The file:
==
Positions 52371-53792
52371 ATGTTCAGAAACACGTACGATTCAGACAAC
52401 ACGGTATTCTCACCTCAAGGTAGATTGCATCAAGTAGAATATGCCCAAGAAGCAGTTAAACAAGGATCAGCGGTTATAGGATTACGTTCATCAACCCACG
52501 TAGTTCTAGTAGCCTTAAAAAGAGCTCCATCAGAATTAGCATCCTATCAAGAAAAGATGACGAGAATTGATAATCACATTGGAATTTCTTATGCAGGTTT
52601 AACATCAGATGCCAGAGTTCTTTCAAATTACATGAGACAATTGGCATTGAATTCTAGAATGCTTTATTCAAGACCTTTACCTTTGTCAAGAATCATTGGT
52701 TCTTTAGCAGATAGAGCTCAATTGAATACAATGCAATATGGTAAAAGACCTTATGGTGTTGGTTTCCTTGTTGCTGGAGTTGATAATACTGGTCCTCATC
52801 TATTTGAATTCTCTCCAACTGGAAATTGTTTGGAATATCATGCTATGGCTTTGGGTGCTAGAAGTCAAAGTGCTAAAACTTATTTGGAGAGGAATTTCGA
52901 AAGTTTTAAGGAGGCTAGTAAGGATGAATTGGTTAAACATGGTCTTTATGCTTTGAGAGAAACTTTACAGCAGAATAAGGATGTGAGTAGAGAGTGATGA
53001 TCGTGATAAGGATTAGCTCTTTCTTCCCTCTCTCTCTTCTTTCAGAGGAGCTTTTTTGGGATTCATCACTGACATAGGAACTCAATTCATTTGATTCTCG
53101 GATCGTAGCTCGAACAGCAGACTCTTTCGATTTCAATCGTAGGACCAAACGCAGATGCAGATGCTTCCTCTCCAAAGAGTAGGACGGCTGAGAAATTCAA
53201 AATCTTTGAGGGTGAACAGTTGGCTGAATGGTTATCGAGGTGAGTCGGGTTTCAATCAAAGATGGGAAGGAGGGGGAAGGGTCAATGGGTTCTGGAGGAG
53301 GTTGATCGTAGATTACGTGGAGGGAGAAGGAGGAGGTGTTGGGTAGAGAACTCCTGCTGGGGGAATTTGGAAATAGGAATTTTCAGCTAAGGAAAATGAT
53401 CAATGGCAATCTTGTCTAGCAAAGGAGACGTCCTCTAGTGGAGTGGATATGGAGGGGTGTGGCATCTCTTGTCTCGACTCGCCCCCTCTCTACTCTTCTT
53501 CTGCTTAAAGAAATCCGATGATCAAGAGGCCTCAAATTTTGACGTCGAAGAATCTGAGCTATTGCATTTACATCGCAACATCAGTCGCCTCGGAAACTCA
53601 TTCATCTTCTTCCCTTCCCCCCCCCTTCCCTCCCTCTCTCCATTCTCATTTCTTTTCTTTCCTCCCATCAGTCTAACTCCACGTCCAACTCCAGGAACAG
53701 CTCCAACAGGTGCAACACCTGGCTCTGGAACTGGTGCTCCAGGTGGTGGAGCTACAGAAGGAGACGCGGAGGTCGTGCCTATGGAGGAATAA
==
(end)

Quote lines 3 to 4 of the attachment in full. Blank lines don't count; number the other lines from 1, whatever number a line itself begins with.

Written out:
52401 ACGGTATTCTCACCTCAAGGTAGATTGCATCAAGTAGAATATGCCCAAGAAGCAGTTAAACAAGGATCAGCGGTTATAGGATTACGTTCATCAACCCACG
52501 TAGTTCTAGTAGCCTTAAAAAGAGCTCCATCAGAATTAGCATCCTATCAAGAAAAGATGACGAGAATTGATAATCACATTGGAATTTCTTATGCAGGTTT